He had avoided it as long as possible, but by the summer of 1968 David Bowie had become a hippie. He grew his hair down to his shoulders, sat around his manager’s house naked, cooked macrobiotic meals, joined a communal arts lab and, saddest of all, formed a folk music trio.
This was Turquoise, soon to be rechristened Feathers. Turquoise was founded by Bowie, his first serious girlfriend Hermione Farthingale, ballet dancer and amateur singer, and London folkie (and former guitarist for The Misunderstood) Tony Hill, who soon was replaced by John “Hutch” Hutchinson, former lead guitarist of Bowie’s old band The Buzz. Hutchinson had recently returned to the UK from Canada, his head full of the new Canadian folk music (Gordon Lightfoot, Joni Mitchell, Leonard Cohen), and he found that Bowie now “was into softer things…he didn’t need a band to pump it out anymore.”
Following in the path of grubby hippie groups before them and the countless numbers after them, Feathers played a meager circuit of university halls and folk clubs. It was a bit of passive rebellion on Bowie’s part—his manager Ken Pitt, desperate to get Bowie some paying gigs, had pushed him to develop a cabaret act, which went nowhere, and landed him a brief spot in a Lyons Maid “Luv” ice cream commercial (directed by Ridley Scott!). Bowie later described Turquoise/Feathers as being in part just a device to spend more time with his girlfriend, but the group also reflected Bowie’s belief that since he wasn’t getting paid anyhow, why not form a “non-commercial” band that performed just for the joy of it?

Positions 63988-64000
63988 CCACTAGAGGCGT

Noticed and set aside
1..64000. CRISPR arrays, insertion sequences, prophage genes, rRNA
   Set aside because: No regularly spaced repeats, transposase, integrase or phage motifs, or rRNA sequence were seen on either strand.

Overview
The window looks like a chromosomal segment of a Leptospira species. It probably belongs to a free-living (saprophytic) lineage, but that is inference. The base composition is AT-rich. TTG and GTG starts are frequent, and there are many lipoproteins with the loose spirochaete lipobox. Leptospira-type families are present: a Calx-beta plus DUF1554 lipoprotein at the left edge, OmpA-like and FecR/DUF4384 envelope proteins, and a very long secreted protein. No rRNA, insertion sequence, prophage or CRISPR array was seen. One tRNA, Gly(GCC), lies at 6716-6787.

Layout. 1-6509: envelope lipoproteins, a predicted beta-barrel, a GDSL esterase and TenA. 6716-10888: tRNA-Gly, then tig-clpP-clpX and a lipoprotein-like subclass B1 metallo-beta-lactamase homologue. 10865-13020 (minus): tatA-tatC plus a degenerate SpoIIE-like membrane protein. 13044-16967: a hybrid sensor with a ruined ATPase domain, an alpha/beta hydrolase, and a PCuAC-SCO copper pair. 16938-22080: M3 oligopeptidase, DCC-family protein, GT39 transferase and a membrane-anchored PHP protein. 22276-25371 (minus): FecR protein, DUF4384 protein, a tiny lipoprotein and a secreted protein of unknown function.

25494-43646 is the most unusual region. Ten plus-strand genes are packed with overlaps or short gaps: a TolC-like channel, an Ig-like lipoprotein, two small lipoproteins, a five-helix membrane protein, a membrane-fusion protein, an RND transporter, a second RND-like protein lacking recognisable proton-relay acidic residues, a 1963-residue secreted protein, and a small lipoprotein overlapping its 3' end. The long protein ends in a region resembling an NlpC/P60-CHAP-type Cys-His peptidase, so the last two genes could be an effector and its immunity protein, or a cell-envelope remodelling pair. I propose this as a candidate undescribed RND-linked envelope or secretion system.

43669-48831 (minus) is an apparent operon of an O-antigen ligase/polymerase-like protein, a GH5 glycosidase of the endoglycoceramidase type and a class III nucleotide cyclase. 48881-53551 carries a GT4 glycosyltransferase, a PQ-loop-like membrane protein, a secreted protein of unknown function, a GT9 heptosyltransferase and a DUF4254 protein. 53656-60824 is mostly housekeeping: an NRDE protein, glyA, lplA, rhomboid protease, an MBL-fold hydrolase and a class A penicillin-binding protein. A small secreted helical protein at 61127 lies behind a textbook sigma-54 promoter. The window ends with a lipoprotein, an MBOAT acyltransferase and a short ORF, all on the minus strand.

So Feathers played sets consisting of recited poetry, a few recent Bowie compositions (like “When I’m Five”) and some Jacques Brel covers, interspersed with mime routines. “Ghastly,” the mime Lindsay Kemp recalls in Marc Spitz’s new Bowie biography. The band’s enforced democratic vibe (everyone sang, everyone played guitar) resulted in, as it typically does, a determined sense of mediocrity.
The only Feathers record was “Ching-a-ling,” which Tony Visconti recorded on the sly—booking a session at Trident Studios without managerial approval and hoping the track would get picked up by a label. The b-side was meant to be Tony Hill’s “Back to Where You’ve Never Been,” but as Hill was suddenly replaced by Hutchinson, that idea naturally fell through. “Ching-a-Ling” is not bad and not memorable: it simply floats along like a soap bubble. It may be the most depressing thing that Bowie recorded in the entire decade.
Recorded on 24 October 1968 (Bowie’s sung verse is cut on most versions of the track; it’s no loss); on Deram Anthology (the full version finally appeared on the David Bowie reissue). Bowie and Hutchinson recorded a demo version in mid-April 1969.
Top: (l to r) Hermione Farthingale, David Bowie (cropped hair due to his role as an extra in The Virgin Soldiers), Tony Visconti, John Hutchinson. Ca. October 1968.